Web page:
Plane Sharing Has Stalled, but the Supreme Court Can Change That

Recently, TechFreedom and the Cato Institute filed a brief urging the Supreme Court to hear an appeal in Flytenow, Inc. v. Federal Aviation Administration after a lower court ruled in favor of the FAA.

According to the brief, Flytenow planned to offer an internet-based service to connect pilots and passengers through a cost-sharing system.

Under existing federal law, non-commercial pilots and passengers are allowed to share costs if they are traveling for a common purpose. Additionally, while pilots are not allowed to seek compensation for carrying passengers, they are permitted to communicate opportunities for cost-sharing through word of mouth and physical bulletin boards.

Flytenow simply attempted to move these bulletin boards to the internet. However, the FAA deemed this move unacceptable and required pilots to obtain commercial licenses, essentially shutting the service down.

TechFreedom is correct in asserting that, “The lower court has placed a major obstacle in the way of innovation in both the sharing economy and the flight industry, and the Supreme Court has an obligation to remove that obstacle.”

More Blog Posts

06-11-2018 03:06pm

North Korea—Rational Actor, or Unbalanced Risk-Taker?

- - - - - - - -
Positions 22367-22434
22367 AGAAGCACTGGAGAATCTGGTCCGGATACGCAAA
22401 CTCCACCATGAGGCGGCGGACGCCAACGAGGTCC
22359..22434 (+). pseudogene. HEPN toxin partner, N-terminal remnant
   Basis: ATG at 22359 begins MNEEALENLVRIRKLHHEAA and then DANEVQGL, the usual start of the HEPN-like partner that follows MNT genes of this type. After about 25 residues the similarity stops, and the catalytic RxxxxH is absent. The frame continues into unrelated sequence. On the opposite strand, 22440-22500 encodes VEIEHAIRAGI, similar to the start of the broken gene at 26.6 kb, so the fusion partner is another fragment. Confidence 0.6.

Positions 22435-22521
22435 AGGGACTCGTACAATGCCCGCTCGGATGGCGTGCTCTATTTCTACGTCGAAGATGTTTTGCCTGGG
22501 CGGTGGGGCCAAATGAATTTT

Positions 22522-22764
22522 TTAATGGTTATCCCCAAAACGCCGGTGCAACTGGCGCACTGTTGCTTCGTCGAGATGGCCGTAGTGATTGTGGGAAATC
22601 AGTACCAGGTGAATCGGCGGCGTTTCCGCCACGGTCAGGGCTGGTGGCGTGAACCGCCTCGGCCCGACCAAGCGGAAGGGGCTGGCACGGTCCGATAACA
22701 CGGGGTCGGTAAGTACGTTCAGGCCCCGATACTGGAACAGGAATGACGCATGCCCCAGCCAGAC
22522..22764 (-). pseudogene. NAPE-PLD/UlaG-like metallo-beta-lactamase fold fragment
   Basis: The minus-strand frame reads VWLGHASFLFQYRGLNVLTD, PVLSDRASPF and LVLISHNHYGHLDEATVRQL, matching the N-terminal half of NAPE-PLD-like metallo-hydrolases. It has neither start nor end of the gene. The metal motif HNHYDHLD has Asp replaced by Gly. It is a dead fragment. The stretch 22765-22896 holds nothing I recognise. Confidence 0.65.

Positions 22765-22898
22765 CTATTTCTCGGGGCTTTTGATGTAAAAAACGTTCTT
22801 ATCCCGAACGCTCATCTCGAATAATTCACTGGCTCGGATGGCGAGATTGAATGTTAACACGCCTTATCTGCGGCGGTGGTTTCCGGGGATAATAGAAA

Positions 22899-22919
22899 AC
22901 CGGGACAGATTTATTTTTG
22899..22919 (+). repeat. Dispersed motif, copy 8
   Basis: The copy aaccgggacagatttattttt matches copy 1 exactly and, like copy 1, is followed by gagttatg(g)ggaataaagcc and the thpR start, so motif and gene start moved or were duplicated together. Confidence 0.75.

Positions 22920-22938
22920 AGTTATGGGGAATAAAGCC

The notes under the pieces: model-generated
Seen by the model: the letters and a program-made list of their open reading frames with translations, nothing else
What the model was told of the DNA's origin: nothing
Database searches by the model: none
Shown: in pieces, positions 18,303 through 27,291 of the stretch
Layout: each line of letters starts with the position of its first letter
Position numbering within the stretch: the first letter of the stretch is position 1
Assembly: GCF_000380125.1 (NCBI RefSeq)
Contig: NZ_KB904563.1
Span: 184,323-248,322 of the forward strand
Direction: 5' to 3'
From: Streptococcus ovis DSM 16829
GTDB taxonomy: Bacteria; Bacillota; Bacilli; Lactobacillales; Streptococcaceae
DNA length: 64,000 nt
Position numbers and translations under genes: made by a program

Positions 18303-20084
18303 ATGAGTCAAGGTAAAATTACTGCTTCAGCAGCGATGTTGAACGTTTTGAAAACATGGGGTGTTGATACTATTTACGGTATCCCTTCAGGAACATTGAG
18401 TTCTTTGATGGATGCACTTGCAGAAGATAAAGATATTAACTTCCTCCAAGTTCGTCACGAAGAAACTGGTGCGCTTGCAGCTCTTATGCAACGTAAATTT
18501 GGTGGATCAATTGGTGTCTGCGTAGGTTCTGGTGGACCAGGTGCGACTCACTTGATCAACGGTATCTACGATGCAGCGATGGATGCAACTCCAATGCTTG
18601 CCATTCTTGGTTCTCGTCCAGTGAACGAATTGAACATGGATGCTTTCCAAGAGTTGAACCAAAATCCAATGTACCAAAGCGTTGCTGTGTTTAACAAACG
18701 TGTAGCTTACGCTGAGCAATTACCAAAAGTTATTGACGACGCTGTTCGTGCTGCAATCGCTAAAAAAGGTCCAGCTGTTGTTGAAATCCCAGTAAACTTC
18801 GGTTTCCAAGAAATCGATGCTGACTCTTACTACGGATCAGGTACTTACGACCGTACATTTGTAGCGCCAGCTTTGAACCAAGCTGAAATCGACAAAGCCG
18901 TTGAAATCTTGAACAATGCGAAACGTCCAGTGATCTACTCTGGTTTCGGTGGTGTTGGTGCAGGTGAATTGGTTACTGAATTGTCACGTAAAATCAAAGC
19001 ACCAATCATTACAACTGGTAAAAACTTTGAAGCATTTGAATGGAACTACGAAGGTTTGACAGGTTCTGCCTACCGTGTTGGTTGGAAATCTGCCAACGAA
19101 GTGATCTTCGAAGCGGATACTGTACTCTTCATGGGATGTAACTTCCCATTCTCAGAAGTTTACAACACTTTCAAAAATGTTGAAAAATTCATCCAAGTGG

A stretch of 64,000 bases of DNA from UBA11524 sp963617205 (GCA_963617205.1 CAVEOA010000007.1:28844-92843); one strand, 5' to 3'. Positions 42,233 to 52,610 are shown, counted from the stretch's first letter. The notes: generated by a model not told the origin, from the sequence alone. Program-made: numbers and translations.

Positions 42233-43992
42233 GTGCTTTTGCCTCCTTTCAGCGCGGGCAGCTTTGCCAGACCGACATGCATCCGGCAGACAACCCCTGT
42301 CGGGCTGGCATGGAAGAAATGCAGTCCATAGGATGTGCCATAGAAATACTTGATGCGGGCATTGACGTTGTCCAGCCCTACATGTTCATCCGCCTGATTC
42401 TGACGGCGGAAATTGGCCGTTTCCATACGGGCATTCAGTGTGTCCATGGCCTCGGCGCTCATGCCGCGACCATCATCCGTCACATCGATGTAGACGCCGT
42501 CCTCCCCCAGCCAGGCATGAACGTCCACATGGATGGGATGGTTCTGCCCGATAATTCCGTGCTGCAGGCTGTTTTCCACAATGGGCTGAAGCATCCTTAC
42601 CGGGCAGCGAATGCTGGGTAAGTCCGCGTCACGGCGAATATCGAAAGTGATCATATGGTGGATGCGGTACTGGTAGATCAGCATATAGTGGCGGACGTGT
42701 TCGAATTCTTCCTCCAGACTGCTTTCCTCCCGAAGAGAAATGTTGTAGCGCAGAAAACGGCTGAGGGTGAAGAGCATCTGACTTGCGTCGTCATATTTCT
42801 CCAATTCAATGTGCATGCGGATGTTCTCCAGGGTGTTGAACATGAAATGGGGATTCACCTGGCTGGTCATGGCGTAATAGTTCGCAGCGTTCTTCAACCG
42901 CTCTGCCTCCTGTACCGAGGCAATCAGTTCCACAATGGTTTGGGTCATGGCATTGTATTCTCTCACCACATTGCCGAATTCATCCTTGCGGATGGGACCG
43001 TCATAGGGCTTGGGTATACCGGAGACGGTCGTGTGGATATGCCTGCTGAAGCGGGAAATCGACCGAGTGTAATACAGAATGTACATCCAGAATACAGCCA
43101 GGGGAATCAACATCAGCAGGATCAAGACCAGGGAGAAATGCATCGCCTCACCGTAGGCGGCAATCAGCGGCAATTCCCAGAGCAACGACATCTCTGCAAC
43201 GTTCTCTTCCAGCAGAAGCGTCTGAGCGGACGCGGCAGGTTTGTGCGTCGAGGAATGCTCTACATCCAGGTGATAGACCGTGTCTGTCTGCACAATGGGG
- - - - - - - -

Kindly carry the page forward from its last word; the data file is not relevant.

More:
Could history made in the spring continue through the summer? After tense missile tests and discussions of “bloody nose” strikes, the Korean peninsula has been experiencing a period of unprecedented diplomacy.

Read more

Survey on North Korea: Americans, South Koreans Want Diplomacy Rather Than Military Engagement

In a new survey by the Charles Koch Institute and Real Clear Politics, Americans and South Koreans overwhelmingly agreed that they do not want to pursue military action against North Korea, whether or not the June 12 summit is successful in securing denuclearization of the Korean Peninsula.

Read more

05-17-2018 11:05am

An Untapped Talent Pool: SHRM and the Charles Koch Institute’s Survey on Employing Individuals With Criminal Records

To learn more about what drives hiring decisions involving people with a criminal record, the Charles Koch Institute and the Society for Human Resource Management have conducted a groundbreaking survey of employers and the American workforce.

Read more

Sign up for updates

Sign up to receive weekly updates in news and events.